The European Union has ratified a United Nations treaty to cut greenhouse gas emissions, meaning the agreement has enough support to go into effect before the end of 2016.
European Parliament approved the so-called Paris accord Tuesday, and EU officials are expected to deposit their ratification with the UN Friday.
EU ratification came just two days after India ratified the Paris accord, though the country made no concrete promises to reduce carbon dioxide emissions.
Now with Europe and India on board to fight global warming, environmentalists are already claiming a victory in their crusade against global warming.
Today, the EU voted to ratify the #ParisAgreement turning our climate hope into climate action. Now, together, we must get to work!
— Al Gore (@algore) October 4, 2016
The U.S. and China ratified the Paris accord in September. President Barack Obama pledged to cut U.S. emissions 26 to 28 percent by 2025, while China only promised to peak emissions by 2030 and use more green energy.
But Gore’s celebration may be premature. The Paris accord may be going into effect this year, but the winner of November’s U.S. presidential election could unilaterally derail the agreement.
The White House has been careful not to call the Paris accord a treaty, which would need Senate approval to come into force. Instead, the Obama administration has called the accord a political agreement, meaning it’s only binding if the president wishes it so.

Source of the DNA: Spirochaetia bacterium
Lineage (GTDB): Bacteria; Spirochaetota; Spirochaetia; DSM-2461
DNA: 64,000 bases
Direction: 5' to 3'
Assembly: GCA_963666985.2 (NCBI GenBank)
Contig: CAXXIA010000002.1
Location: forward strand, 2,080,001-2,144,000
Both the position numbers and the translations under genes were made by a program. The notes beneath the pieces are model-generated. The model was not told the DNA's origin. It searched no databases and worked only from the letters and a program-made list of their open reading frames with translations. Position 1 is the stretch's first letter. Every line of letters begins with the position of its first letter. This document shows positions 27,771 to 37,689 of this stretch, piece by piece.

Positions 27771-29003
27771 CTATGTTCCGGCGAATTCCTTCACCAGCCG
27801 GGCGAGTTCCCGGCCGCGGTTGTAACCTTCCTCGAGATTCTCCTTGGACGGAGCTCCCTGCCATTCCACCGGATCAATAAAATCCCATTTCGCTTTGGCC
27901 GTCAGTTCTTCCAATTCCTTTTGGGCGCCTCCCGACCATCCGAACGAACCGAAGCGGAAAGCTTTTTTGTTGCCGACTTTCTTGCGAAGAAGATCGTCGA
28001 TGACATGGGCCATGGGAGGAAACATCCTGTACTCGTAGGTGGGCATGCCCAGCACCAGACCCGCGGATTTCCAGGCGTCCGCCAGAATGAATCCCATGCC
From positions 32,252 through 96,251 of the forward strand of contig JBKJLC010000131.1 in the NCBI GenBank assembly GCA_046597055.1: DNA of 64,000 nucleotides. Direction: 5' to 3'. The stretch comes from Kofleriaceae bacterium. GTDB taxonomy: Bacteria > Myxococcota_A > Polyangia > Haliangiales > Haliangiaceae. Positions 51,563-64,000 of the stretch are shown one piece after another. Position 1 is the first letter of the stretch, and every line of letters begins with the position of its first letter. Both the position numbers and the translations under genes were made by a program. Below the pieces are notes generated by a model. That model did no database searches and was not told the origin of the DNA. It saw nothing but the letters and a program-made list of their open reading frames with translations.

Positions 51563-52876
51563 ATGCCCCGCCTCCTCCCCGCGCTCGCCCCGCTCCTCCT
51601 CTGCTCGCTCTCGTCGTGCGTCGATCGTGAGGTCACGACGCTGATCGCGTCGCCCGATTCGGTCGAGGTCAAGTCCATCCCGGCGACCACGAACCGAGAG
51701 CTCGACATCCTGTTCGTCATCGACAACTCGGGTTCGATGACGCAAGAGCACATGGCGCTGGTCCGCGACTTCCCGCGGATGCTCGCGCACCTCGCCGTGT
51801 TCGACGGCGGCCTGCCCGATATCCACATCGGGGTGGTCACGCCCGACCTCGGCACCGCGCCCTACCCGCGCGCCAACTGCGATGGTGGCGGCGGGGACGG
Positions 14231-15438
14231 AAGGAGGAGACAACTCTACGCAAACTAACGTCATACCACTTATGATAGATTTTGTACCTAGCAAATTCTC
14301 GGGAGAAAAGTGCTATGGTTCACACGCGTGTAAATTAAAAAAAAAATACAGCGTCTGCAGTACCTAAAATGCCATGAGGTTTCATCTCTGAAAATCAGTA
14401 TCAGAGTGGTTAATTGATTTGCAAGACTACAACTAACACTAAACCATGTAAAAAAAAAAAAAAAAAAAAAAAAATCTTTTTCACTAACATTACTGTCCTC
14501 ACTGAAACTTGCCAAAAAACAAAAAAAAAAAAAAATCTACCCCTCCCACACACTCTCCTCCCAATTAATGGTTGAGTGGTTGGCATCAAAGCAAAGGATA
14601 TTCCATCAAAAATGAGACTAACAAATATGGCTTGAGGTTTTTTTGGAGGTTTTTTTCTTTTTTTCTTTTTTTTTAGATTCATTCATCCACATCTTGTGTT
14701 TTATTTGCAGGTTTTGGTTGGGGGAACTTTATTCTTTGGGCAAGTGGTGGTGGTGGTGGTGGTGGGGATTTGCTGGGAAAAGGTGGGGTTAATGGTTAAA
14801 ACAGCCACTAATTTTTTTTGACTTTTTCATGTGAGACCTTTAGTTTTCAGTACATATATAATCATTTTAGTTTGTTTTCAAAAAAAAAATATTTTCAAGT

Republican presidential nominee Donald Trump pledged to pull out of the Paris accord if elected this fall. Democratic nominee Hillary Clinton will keep the U.S. in the accord, and has even promised more regulations to cut greenhouse gas emissions.
Trump said he would “cancel” the Paris accord and stop funding UN global warming programs.
Regardless of what Trump could do, some climate scientists have said the U.S. won’t be able to meet its promised emissions goals anyway.
Chip Knappenberger, a climate scientist at the libertarian Cato Institute, said regulators have underestimated methane emissions and the courts could strike down the Obama administration’s key global warming rule.
“All of this —the stayed Clean Power Plan, growing methane emissions, and overly optimistic projections—undermine the viability of Obama’s pledge,” Knappenberger wrote in Newsweek in April.
“Add to the mix energy efficiency measures which don’t work as well as advertised, low gas prices and a growing economy that is still tightly linked to fossil fuels, and you arrive at the unimpeachable conclusion that we are not going to come close to meeting the emissions pledges made by the president,” he wrote.
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